Successfully reported this slideshow.
We use your LinkedIn profile and activity data to personalize ads and to show you more relevant ads. You can change your ad preferences anytime.

The Great Depression


Published on

Published in: Lifestyle, Health & Medicine
  • Be the first to comment

  • Be the first to like this

The Great Depression

  1. 1. The Great Depression By Julia Gillenwater
  2. 2. Essential Question How is depression different in males and females?
  3. 3. Video 
  4. 4. What is Depression?  Depression is a serious medical illness that affects one’s thoughts, feelings, behavior, mood, and physical health.  Depression is a life-long condition in which periods of wellness alternate with recurrences of illness.  Any one can experience depression.  It is possible for an individual to experience more than one episode of depression in ones lifetime
  5. 5. Symptoms  Difficulty concentrating, remembering details, and making decisions  Fatigue and decreased energy  Feelings of guilt, worthlessness, and/or helplessness  Feelings of hopelessness and/or pessimism  Insomnia, early-morning wakefulness, or excessive sleeping
  6. 6. Symptoms Continued  Irritability  restlessness  Loss of interest in activities or hobbies once pleasurable, including sex, overeating or appetite loss  Persistent aches or pains, headaches, cramps, or digestive problems that do not ease even with treatment  Persistent sad, anxious, or "empty" feelings, and thoughts of suicide, suicide attempts
  7. 7. Causes  Abuse. Past physical, sexual, or emotional abuse can cause depression later in life.  Certain medications. Some drugs, such as Accutane (used to treat acne), the antiviral drug interferon-alpha, and corticosteroids, can increase your risk of depression.  Conflict. Depression in someone who has the biological vulnerability to develop depression may result from personal conflicts or disputes with family members or friends.  Death or a loss. Sadness or grief from the death or loss of a loved one, though natural, may increase the risk of depression.  Genetics. A family history of depression may increase the risk. It's thought that depression is a complex trait that may be inherited across generations, although the genetics of psychiatric disorders are not as simple or straightforward as in purely genetic diseases such as Huntington's chorea or cystic fibrosis.
  8. 8. Causes Continued  Major events. Even good events such as starting a new job, graduating, or getting married can lead to depression. So can moving, losing a job or income, getting divorced, or retiring.  Other personal problems. Problems such as social isolation due to other mental illnesses or being cast out of a family or social group can lead to depression.  Serious illnesses. Sometimes depression co-exists with a major illness or is a reaction to the illness.  Substance abuse. Nearly 30% of people with substance abuse problems also have major or clinical depression.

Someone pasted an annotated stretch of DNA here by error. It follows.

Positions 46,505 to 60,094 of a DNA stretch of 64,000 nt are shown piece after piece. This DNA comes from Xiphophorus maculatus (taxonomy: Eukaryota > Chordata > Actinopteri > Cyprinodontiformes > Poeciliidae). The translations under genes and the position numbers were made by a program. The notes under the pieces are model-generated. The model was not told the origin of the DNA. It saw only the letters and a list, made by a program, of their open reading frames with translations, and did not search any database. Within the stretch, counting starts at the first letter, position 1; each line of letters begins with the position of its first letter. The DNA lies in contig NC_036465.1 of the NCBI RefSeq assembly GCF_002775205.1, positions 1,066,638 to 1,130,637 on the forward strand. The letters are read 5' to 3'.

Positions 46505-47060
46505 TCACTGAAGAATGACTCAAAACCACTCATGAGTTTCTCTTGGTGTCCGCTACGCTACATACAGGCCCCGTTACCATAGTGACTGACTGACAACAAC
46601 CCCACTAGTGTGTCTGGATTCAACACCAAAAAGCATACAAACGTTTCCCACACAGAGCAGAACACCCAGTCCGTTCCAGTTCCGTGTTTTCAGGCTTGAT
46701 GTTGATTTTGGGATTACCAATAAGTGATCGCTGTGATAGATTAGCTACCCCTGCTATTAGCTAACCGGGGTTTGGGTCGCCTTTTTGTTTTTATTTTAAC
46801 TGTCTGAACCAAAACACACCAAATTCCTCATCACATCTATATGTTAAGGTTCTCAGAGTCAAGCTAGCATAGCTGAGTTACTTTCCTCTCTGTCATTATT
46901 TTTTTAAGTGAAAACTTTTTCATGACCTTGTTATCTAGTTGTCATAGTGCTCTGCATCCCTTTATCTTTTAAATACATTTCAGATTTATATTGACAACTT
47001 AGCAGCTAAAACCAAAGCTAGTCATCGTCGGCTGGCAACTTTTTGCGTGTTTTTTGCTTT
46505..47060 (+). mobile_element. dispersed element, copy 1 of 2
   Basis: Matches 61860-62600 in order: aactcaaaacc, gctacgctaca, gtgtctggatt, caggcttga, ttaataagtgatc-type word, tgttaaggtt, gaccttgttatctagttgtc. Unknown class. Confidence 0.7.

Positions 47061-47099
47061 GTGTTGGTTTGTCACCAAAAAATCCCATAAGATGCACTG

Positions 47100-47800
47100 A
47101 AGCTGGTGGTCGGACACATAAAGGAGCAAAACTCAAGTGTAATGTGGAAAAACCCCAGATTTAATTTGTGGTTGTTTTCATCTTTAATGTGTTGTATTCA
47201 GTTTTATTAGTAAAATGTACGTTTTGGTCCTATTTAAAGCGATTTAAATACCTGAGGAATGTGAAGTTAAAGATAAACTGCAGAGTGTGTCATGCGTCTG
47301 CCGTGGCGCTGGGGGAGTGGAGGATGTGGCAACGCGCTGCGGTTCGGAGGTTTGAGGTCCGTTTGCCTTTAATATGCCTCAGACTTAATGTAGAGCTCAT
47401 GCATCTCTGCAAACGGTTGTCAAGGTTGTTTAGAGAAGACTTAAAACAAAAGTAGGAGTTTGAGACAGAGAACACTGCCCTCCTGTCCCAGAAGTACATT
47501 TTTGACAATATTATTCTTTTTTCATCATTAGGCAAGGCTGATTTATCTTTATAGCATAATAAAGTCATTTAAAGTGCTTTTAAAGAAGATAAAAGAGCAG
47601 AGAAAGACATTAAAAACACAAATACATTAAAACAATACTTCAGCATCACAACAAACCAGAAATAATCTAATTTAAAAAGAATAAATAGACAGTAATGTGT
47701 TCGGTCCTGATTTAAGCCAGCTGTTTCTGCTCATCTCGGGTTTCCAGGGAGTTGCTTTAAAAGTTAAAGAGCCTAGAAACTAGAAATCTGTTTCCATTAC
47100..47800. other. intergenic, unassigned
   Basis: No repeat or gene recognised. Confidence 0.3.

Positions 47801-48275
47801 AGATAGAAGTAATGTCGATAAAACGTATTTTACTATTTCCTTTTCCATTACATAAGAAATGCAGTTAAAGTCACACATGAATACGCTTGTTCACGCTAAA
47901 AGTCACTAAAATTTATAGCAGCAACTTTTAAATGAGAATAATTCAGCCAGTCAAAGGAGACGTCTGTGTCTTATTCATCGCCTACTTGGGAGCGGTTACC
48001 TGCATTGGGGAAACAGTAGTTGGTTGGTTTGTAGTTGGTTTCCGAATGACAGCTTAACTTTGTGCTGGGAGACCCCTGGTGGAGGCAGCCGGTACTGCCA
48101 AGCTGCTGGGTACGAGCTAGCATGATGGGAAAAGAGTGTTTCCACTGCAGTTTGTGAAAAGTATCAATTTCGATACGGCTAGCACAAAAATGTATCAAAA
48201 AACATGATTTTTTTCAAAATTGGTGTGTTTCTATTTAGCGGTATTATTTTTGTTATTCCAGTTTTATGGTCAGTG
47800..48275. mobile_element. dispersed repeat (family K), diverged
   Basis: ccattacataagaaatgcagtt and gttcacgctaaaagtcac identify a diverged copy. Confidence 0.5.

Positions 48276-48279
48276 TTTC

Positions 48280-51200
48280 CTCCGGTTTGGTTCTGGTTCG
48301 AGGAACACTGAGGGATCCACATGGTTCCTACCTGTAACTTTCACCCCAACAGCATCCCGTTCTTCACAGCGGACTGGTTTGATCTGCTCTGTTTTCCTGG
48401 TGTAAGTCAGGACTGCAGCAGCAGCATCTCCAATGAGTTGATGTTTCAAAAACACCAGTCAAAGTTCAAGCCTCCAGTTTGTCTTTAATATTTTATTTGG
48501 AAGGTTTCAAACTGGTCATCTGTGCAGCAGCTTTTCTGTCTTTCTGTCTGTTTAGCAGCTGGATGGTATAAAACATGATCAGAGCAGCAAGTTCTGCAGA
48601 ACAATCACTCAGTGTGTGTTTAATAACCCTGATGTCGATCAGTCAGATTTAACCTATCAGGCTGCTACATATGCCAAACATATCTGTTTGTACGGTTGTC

9. 9. Female Symptoms  Persistent sad, anxious, or "empty" mood  Loss of interest or pleasure in activities, including sex  Restlessness, irritability, or excessive crying  Feelings of guilt, worthlessness, helplessness, hopelessness, pessimism  Sleeping too much or too little, early-morning waking • Appetite and/or weight loss or overeating and weight gain • Decreased energy, fatigue, feeling "slowed down“ • Thoughts of death or suicide, or suicide attempts • Difficulty concentrating, remembering, or making decisions • Persistent physical symptoms that do not respond to treatment
  10. 10. Female Causes The risk of depression in women include reproductive, genetic, or other biological factors; interpersonal factors; and certain psychological and personality characteristics
  11. 11. FemaleTreatment Medications such as antidepressants, brain stimulation techniques like ECT, and psychotherapy.  Some females that experience depression find family therapy to be helpful when family stress adds to her depression.
  12. 12. Male Symptoms The three most common signs of depression in men are: physical pain, anger, and reckless behavior. Pain-backache, frequent headaches, sleep problems, sexual dysfunction, or digestive disorders Anger-irritability, sensitivity to criticism, or a loss of ones sense of humor, a short temper, or even violence. Some men become abusive, controlling, verbally or physically abusive to wives, children, or other loved ones Reckless behavior-pursuing dangerous sports, or driving recklessly. One might drink too much, abuse drugs, or gamble compulsively
  13. 13. Male Causes Biological, psychological, and social factors can all play a part, as can lifestyle choices, relationships, and coping skills. Stressful life events or anything else that a man experiences that makes him feel useless, helpless, alone, profoundly sad, or overwhelmed by stress can also trigger depression in men
  14. 14. MaleTreatment Most men that suffer from depression respond positively to treatments such as lifestyle changes, social support, therapy, or medication—or a combination of those types of treatments
  15. 15. Men vs. Women
  16. 16. Society Effects onTreatment? Women cry, talk about their feelings Men stay to themselves, don’t share their feelings.
  17. 17. Depression is Individual Men tend to have similar symptoms with other males Women tend to have similar symptoms with other females. Its not always the case
  18. 18. Works Cited   late     esteem.html  index.html 
  19. 19. Works Cited Continued  battles/    can.html    depression  mood#slide-3
  20. 20. Link to Presentation Find me at